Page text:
We will neither be immortal nor will we be perfect according to science

We will neither be immortal nor will we be perfect according to science

Man will never be immortal, but he will not be perfect either because there are diseases, such as cancer, that will never be eradicated, said López-Otin

Whoever thinks that the day will come when humans will be free from disease or will live for centuries is wrong because according to what the scientist Carlos López-Otín said, " we will neither be immortal nor will we be perfect ."

López-Otín, in an interview with EFEsalud, talks about his first non-scientific book, "Life in four letters" (Ed.Paidós) in which, in addition to addressing his research on the identification of genes involved in different diseases, such as cancer, and aging, also raises the search for happiness in DNA.

We will neither be immortal nor will we be perfect according to science. Photo: Pexels

A book that, according to the scientist, provides novel data such as "the genomic formula of happiness or the concept of precision happiness, a happiness genomically adapted to the needs of each one".

But "the greatest threat to happiness must lie precisely in the existence of the disease", comments the also professor of Biochemistry and Molecular Biology at the University of Oviedo, citing the philosopher Arthur Schopenhauer.

That is why he emphasizes that, despite the fact that humans will always be "vulnerable and imperfect beings", it is "necessary to know in order to heal" and this is what López-Otín does in his laboratory at the University of Oviedo, where he also co-directs the contribution Spanish to the International Cancer Genome Consortium, deciphering the genome of hundreds of cancer patients.

The tumor, a mutational storm

Interpreting genes allows us to know which DNA mutations cause the uncontrolled growth of cancer cells in many tumors, such as BRCA1 and BRCA2 that cause breast and ovarian cancer and are inherited.

“A tumor is a mutational storm, it is a wreck in the genome, but only a few mutations drive its growth. But research has gone faster, an oncologist today does not have the tools to treat all mutations. That is why we have to invest more ”, warns the biochemist who gives the example of a patient with melanoma who was discovered 300,000 mutations in her genome.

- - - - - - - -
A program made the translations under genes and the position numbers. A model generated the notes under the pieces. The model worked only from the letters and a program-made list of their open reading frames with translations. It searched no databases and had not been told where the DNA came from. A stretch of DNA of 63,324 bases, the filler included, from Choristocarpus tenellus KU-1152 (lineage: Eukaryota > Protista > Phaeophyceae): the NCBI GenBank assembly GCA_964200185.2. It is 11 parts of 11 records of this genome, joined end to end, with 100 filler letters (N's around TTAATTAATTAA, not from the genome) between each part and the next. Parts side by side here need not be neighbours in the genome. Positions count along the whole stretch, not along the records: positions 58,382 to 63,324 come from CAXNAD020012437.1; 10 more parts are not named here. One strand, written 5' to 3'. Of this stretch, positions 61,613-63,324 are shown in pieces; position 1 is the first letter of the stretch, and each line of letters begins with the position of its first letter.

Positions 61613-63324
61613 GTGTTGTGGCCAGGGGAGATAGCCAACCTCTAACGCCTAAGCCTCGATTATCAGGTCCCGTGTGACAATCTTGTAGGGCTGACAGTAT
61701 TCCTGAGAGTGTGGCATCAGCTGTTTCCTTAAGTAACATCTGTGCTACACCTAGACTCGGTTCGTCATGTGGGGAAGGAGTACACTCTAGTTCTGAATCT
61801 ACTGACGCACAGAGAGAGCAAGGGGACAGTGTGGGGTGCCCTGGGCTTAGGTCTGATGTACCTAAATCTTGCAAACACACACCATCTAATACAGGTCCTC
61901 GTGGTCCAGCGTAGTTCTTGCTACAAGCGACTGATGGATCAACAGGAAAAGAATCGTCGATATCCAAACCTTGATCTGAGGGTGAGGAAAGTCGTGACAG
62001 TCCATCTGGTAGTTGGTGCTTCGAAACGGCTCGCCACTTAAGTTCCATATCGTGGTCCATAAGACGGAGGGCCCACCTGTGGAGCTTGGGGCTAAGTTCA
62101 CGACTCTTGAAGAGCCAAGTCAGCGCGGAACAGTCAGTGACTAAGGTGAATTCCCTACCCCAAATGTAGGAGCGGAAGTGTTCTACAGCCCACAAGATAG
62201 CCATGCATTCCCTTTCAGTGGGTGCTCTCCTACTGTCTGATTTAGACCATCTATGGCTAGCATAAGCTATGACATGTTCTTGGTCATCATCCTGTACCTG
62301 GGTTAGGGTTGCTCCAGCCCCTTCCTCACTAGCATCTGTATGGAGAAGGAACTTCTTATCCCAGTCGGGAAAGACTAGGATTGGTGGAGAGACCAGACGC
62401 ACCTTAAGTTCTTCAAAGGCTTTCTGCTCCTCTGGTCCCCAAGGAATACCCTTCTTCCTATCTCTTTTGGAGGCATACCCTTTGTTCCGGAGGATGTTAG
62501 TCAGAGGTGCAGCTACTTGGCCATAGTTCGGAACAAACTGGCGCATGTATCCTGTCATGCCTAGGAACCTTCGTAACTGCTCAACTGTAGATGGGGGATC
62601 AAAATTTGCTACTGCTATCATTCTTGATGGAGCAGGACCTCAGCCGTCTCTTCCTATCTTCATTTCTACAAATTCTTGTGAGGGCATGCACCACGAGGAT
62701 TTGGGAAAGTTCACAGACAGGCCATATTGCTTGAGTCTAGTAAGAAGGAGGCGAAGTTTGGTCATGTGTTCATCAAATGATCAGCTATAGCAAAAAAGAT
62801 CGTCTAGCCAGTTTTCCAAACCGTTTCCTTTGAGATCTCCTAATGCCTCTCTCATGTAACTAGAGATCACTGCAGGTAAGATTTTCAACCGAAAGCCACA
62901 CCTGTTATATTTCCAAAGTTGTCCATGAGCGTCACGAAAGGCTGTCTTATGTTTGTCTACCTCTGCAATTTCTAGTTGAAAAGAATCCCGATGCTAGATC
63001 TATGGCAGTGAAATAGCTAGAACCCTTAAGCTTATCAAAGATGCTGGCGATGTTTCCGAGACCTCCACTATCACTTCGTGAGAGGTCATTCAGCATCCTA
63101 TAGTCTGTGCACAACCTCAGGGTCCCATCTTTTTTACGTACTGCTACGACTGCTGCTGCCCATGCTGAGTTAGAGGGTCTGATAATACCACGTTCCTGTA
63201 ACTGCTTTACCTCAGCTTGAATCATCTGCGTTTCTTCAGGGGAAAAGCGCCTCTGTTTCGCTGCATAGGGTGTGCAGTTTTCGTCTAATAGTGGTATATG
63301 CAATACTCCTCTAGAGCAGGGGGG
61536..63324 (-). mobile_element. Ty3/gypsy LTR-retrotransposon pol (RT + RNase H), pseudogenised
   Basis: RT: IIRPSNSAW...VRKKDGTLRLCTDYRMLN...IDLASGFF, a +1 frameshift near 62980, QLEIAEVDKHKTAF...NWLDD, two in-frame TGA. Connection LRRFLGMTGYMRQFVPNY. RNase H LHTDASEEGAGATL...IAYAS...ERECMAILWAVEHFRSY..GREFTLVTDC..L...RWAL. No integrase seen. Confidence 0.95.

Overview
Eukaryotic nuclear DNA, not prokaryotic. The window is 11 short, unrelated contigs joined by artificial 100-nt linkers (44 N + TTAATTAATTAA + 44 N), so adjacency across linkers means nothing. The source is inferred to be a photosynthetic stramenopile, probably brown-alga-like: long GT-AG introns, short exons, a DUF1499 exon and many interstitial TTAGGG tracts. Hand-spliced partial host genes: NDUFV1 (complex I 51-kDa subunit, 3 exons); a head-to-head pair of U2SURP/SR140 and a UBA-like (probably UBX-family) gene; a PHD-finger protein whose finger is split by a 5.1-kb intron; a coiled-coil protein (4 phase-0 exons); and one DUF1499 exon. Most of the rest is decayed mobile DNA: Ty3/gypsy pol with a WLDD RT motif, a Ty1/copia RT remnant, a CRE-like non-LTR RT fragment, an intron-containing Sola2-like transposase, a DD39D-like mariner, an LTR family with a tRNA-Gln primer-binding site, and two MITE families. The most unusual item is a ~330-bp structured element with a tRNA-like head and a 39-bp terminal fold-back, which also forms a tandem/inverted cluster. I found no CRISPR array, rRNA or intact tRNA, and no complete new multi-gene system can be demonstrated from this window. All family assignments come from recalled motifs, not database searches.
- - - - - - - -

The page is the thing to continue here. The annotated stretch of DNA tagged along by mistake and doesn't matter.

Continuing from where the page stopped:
According to the bichemist, "the longer we live, the more tumors there will be and the longer we live with biological support, the more neurogenerative diseases we will suffer," that is why we will never be immortal, nor will we be committed to longevity at any price.

There will always be illnesses. Photo: Pexels

We do not exceed, by far, the limits of longevity that is in 122 years. Why force more? We are going to try that many arrive, but that they arrive well. That is the goal of science and medicine

The genome is not perfect

The imperfection of the genome, its mutations, predispose us to different diseases, but also the dialogue of our genes with the environment (diet, tobacco, sedentary lifestyle …), which is called the epigenome, and the metagenome, the sum of our genes with the genes of the millions of microorganisms, the microbiota, that inhabit our organism.

Different languages ​​that interact in our DNA and that help us prevent or treat disease. "But we still do not know everything about the genome and for that we have to decipher millions of them" but not "to satisfy any vanity, or any banality," warns the expert.

Deciphering the genome of a person is possible today, it costs just over a thousand euros. But the lack of scientific investment means that we do not have experts to interpret it. In Spain there are very few

We will not be immortal. Photo: Pexels

López-Otín’s "social disappointment"

But all this research work has been marred in the last year by a series of events that have caused the scientist "a profound social disappointment" when he felt harassed in his work environment and in social networks and having lost the animal material of his research generated for twenty years.

"The research work was ruined in one day", due to an infection that killed the genetically modified mice in his laboratory at the University of Oviedo.

Now he faces the challenge of rebuilding what has been ruined, “we can save two or three jobs”, but time plays against him: “It is a five-year challenge to return to the starting point and I don’t know if I will be able to carry it out, I will have and 65 years when it finishes ”.

That is why he does not rule out dedicating himself to writing or continuing to give lectures, in addition to having on the table three job offers outside of Spain and on which he must make a decision before June, says the former National Research Award Ramón y Cajal in 2008.

And that decision will weigh the harassment he suffered in his workplace and in social networks and that had an impact on the withdrawal, last January, of eight scientific articles from the Journal of Biological Chemistry due to errors in figures and complementary photographs that did not influence the main message of the study, according to the biochemist.

That experience, which made him temporarily leave Oviedo and spend a year at the Sorbonne University in Paris, supposed “that a person whose degree of happiness during 60 years of life has been maximum, in recent months has been reduced to reach Under minimum".

But “I have survived”, emphasizes López-Otín (Sabiñánigo, Huesca, 1958) and in that he has contributed to write “Life in four letters”, a “book of thought and self-help”.